Fairfield Nursing Home, Wirral
Things To Do
At Fairfield we have a designated activity co-ordinator, who welcomes residents with open arms.
Our residents enjoy on a regular basis, film afternoons when they enjoy popcorn and ice cream. Coffee afternoons which we invite families and the community to. We have outside entertainers that come in and sing to our residents.
At Christmas we invite families and friends in and the local school choirs come in and perform for our residents. We have a good rapport with our local community, schools, colleges and the local church. The local churches also come in and provide a service for those wishing to attend.
Before the Norman conquest, Heswall has been cited as a possible location for Dingesmere, mentioned with regard to the Battle of Brunanburh, in Egil's Saga. Heswall was recorded in the Domesday Book as Eswelle and owned by Robert de Rodelent, who also owned much of the land on the eastern side of the River Dee. In 1277, it became the property of Patrick de Haselwall, who was Sheriff of Cheshire.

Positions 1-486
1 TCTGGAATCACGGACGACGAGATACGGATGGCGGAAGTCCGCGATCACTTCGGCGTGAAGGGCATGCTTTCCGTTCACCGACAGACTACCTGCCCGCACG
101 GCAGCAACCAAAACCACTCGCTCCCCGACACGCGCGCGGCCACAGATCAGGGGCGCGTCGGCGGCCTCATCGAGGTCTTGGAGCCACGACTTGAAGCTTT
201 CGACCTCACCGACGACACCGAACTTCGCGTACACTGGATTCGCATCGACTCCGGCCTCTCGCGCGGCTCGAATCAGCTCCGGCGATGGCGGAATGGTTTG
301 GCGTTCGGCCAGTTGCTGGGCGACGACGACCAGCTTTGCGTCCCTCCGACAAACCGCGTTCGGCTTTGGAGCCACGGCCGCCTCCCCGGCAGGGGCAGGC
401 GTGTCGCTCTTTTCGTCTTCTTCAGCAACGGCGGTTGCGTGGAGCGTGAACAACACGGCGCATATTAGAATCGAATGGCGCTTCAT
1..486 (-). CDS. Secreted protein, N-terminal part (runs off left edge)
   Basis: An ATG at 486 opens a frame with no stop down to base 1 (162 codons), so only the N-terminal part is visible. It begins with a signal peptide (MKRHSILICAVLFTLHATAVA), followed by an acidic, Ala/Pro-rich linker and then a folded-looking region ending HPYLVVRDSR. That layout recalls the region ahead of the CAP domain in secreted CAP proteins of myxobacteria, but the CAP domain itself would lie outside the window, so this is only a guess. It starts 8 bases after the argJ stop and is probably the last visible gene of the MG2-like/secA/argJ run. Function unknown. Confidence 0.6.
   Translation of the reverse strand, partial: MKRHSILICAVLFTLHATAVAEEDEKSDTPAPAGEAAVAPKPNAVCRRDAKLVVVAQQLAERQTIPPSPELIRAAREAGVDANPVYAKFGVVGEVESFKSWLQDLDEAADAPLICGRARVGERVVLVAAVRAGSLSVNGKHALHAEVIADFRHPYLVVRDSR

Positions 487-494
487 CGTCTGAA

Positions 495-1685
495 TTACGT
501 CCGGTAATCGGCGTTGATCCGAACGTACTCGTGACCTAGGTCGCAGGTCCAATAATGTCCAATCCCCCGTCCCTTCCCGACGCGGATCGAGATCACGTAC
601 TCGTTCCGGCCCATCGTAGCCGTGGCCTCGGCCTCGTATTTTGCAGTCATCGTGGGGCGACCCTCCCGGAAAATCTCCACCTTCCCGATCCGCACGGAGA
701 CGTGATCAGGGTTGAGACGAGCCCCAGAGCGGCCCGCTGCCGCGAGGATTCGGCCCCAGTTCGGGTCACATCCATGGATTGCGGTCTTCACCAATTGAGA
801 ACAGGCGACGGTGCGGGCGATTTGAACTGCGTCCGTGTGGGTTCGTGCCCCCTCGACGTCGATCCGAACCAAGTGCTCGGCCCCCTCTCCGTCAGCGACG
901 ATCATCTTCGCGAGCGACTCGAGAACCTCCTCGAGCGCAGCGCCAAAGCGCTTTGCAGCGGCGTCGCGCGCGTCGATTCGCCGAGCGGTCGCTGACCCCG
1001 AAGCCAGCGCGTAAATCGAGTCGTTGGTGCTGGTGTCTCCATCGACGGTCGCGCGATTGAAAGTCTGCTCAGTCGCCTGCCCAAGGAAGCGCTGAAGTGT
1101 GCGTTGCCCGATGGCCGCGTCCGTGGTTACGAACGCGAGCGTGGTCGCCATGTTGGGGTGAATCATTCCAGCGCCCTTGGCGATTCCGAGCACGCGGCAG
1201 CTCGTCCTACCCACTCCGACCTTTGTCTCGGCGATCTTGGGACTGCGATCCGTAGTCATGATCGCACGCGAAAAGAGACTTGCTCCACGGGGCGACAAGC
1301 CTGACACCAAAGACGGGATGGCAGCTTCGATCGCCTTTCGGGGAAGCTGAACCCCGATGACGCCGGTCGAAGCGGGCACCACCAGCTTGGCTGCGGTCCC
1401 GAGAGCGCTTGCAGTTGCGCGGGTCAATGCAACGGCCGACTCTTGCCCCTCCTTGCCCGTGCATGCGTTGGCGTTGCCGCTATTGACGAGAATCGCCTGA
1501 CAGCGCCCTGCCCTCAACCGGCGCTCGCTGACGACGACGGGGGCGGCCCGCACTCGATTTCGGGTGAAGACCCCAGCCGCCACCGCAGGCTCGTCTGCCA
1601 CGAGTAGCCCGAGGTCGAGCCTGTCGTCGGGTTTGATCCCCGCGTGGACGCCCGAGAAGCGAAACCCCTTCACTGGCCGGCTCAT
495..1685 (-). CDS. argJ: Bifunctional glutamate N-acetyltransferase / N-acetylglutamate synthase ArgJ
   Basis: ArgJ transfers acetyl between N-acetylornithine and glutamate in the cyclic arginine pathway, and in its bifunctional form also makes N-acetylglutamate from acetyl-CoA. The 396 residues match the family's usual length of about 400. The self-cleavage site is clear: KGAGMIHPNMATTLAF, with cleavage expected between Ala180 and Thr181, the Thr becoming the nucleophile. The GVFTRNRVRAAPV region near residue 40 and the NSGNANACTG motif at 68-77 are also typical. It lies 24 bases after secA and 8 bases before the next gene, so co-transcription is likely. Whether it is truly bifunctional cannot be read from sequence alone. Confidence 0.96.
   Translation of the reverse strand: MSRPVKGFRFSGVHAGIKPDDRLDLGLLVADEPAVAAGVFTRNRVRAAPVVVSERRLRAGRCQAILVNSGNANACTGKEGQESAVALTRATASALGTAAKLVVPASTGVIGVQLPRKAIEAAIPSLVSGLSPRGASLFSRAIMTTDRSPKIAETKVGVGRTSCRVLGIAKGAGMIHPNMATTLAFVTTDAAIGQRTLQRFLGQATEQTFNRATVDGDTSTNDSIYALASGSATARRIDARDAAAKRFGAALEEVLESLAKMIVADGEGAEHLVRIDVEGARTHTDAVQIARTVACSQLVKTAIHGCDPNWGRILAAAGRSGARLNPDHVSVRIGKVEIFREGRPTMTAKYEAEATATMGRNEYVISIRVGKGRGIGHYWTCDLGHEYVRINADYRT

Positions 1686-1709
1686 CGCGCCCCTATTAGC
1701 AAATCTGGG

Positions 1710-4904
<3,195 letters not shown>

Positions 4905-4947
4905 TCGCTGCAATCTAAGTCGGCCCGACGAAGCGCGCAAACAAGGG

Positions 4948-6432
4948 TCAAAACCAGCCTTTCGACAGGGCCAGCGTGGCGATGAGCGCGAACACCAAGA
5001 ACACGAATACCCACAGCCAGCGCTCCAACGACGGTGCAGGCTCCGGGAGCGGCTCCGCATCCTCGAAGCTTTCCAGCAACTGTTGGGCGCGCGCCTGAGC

In 1801, the population was recorded as 168. By the census in 1841, it had grown to 398. Before 1897 it was known as Hestlewelle or Hesselwelle. Its growth was started by wealthy merchants from Liverpool; they had originally chosen it as a retreat, but the arrival of two railway connections allowed them to commute. One line is the Borderlands Line from Wrexham Central to Bidston which opened in 1896. This line is still active and has Heswall railway station on the eastern edge of the town. The station was formerly called Heswall Hills to distinguish it from the older, now demolished, Heswall Station. The old station was in Station Road in the Lower Village on another line from West Kirby to Hooton. This opened in 1886 but the line closed to passengers in 1956. The track of the old railway became a footpath, the Wirral Way.
The speedy development of Heswall has seen the once separate villages of Gayton, Heswall, Pensby and Thingwall become joined by continuous housing.
The oldest structure is the tower of St Peter's Parish Church, which is about 500 years old. The present church was built in 1879, and is the third to have been built on the site. The previous church was destroyed by a violent thunderstorm on 19 September 1875; the organist and the boy who pumped the bellows for the organ were both killed.
The remains of Gayton's windmill, which stopped operating in 1860 and is now converted into a house, can be seen close to the Devon Doorway Restaurant on Gayton Roundabout, a short distance back up Telegraph Road towards Heswall.
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